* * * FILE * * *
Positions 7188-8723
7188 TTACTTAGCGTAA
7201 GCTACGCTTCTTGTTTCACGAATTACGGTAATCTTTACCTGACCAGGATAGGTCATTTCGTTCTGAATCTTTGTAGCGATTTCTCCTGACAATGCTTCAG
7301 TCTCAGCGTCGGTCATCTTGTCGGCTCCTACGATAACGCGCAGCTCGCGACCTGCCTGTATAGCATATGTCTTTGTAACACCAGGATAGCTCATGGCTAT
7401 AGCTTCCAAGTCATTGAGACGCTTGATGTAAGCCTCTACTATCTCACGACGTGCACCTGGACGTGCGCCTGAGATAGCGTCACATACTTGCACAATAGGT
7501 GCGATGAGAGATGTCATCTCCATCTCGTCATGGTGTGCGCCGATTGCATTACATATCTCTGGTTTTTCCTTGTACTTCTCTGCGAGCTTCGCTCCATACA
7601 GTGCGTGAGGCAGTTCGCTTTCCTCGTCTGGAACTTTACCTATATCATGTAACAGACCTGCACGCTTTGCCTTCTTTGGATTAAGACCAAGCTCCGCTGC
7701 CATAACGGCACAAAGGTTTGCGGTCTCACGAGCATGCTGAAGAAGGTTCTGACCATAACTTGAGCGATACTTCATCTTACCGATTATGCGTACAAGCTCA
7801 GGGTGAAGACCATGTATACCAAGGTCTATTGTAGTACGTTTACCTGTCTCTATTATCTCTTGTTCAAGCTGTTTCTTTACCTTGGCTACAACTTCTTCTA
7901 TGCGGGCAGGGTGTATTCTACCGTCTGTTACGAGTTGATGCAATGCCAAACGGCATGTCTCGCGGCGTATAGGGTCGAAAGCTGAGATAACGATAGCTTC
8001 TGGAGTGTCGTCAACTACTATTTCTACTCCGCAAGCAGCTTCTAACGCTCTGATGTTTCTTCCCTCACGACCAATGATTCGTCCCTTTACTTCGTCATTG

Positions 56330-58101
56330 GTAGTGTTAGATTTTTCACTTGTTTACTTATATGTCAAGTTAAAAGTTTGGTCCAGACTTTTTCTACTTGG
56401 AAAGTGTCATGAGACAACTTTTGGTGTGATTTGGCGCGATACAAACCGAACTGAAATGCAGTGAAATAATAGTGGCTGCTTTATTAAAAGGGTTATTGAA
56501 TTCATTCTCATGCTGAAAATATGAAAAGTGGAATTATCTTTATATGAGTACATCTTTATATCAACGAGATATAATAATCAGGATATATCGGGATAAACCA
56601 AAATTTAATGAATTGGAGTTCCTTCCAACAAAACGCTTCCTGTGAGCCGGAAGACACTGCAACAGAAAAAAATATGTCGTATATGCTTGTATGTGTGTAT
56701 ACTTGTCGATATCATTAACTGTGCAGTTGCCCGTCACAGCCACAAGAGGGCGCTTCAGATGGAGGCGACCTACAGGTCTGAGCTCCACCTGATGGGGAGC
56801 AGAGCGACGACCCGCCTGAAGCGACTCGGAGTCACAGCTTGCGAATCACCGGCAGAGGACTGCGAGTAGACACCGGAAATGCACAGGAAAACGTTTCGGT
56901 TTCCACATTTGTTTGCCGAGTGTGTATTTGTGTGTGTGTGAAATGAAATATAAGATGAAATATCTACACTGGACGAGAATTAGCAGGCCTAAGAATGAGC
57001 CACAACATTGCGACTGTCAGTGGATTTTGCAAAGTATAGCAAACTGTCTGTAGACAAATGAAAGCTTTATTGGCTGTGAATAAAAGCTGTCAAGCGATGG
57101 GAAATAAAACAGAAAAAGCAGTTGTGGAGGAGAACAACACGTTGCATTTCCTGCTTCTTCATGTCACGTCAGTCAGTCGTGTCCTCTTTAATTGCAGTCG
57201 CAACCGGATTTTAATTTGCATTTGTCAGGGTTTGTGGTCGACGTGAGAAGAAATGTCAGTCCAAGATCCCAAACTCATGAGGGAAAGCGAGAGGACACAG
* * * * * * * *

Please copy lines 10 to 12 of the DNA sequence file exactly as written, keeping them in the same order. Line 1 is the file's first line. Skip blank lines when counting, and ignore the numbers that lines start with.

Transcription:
7901 TGCGGGCAGGGTGTATTCTACCGTCTGTTACGAGTTGATGCAATGCCAAACGGCATGTCTCGCGGCGTATAGGGTCGAAAGCTGAGATAACGATAGCTTC
8001 TGGAGTGTCGTCAACTACTATTTCTACTCCGCAAGCAGCTTCTAACGCTCTGATGTTTCTTCCCTCACGACCAATGATTCGTCCCTTTACTTCGTCATTG

Positions 56330-58101